If you or someone you know is bitten by a snake, call 911 right away and try to stay calm. If you can describe the snake, that can help first responders figure out the right treatment.

Until help arrives, try to keep the bite below heart level and wash the area of the bite with warm, soapy water. Then cover it to keep it clean and dry.

Don’t drink anything caffeinated or any kind of alcoholic beverage as a painkiller.


Snakebite first aid myths

As important as knowing what to do is knowing what not to do. For example, while it’s good to have a description of the snake, you shouldn’t try to catch it.

As for treating someone’s bite, ignore some things you might have seen in the movies:

  • Don’t wrap it in a tourniquet.
  • Don’t open the area up with a knife or sharp object.
  • Don’t try to suck out the venom or put ice on it.

Follow-up care

A snakebite victim who has been released from the hospital should return to medical care immediately if their symptoms get worse, especially if they have trouble breathing, a change in mental status, evidence of bleeding, worsening pain, or worsening swelling.

Someone who has received antivenom treatment for a snakebite should return to medical care if any signs of serum sickness develop (fever, muscle or joint aches or swelling, hives). This complication usually occurs within 5-10 days after they get the antivenom.

A snakebite victim (particularly one who got a rattlesnake bite) should, for the first few weeks, warn their doctor of this fact before any routine or emergency surgery. Some snake venoms can make it hard for blood to clot for a week or more after the bite.

The snake is almost always more scared of you than you are of the snake. Giving the snake the opportunity to escape prevents most bites.

  • Don’t try to handle, capture, or tease venomous snakes or snakes of unknown identity.
  • Snakebites often go along with alcohol use. Drinking can weaken your inhibitions, making it more likely that you might attempt to pick up a snake. Alcohol also decreases your coordination, making a mishap more likely.
  • If you are outdoors, you can help prevent significant bites by wearing boots while hiking. Long pants can make a bite less severe. When in snake country, be cautious where you place your hands and feet (for example, when gathering firewood or collecting berries), and never walk barefoot after dark.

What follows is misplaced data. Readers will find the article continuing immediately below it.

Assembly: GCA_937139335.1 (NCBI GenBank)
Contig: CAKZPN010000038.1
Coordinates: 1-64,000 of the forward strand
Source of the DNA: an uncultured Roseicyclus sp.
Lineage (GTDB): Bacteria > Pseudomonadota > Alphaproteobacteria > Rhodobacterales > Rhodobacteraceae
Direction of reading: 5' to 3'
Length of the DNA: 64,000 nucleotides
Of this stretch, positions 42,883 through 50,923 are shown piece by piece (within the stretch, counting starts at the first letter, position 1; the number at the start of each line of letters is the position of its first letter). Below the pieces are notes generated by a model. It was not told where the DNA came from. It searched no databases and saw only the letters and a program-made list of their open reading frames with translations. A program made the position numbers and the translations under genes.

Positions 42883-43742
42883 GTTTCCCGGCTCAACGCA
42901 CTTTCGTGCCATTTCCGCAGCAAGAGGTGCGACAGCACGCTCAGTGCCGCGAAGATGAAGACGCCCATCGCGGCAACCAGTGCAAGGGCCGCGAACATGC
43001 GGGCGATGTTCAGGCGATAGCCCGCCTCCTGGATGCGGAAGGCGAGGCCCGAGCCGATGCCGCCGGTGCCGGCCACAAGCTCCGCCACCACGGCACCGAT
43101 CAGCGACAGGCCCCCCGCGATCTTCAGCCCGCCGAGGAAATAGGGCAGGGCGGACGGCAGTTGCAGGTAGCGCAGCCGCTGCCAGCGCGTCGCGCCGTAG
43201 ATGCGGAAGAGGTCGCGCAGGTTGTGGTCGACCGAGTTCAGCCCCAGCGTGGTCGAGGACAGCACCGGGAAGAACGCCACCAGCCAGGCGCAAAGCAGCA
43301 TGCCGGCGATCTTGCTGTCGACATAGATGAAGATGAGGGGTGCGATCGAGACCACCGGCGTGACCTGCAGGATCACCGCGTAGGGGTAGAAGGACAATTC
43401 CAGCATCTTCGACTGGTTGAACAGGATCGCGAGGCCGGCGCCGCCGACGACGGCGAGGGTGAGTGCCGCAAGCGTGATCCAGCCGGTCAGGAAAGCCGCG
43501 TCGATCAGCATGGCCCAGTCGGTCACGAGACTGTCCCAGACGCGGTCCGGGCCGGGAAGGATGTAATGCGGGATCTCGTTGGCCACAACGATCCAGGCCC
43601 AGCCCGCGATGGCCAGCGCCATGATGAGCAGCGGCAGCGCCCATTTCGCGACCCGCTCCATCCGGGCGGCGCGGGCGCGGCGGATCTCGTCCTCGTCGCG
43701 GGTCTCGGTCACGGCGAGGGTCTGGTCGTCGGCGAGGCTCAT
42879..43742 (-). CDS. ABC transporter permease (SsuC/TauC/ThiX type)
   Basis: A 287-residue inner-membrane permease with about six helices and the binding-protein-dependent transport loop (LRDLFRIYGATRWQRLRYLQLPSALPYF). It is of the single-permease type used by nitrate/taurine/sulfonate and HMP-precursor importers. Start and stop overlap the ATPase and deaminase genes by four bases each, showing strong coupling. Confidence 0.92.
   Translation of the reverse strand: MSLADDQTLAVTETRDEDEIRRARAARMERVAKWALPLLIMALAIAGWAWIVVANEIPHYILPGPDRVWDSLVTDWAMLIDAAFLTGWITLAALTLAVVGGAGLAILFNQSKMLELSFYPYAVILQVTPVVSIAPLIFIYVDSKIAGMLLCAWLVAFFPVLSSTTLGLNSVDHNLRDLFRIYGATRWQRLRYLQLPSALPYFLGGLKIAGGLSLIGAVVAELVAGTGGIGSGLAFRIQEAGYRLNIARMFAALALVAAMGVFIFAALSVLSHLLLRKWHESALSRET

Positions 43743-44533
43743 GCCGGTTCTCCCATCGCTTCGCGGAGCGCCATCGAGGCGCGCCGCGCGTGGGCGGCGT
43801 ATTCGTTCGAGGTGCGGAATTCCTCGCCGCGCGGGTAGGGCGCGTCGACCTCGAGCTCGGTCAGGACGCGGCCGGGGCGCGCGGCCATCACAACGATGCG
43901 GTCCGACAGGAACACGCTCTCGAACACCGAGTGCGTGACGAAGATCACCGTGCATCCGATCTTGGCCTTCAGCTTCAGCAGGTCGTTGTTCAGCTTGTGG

• If your occupation or hobby exposes you to dangerous snakes on a regular basis, planning before a potential bite may save your life. Since not every doctor is familiar with snakebites and not every hospital has or knows how to get antivenom, providing information about the type of snake, type of venom, and getting and using antivenom can help the medical staff treat you.

Although the vast majority of victims bitten by venomous snakes in the United States do very well, predicting the prognosis in any individual case can be difficult. Even though there may be as many as 8,000 bites by venomous snakes every year, there are fewer than 10 deaths, and most of these fatal cases do not seek care for one reason or another. It is rare for someone to die before they are able to reach medical care in the United States.

Most snakes are not venomous if they bite. If you are bitten by a nonvenomous snake, you will recover. The possible complications of a nonvenomous bite include a retained tooth in the puncture wounds or a wound infection (including tetanus). Snakes do not carry or transmit rabies.

Not all bites by venomous snakes result in venom poisoning. In more than 20% of bites by rattlesnakes and moccasins, for example, no venom is injected. These so-called dry bites are even more common with bites by some of the elapids. Dry bites have the same complications as nonvenomous snakebites.

A victim who is very young, old, or has other diseases may not tolerate the same amount of venom as well as a healthy adult. The availability of emergency medical care and, most important, antivenom can affect how well the victim does.

Serious venom effects can be delayed for hours. A victim who appears well at first could still become quite sick. All victims possibly bitten by a venomous snake should seek medical care right away.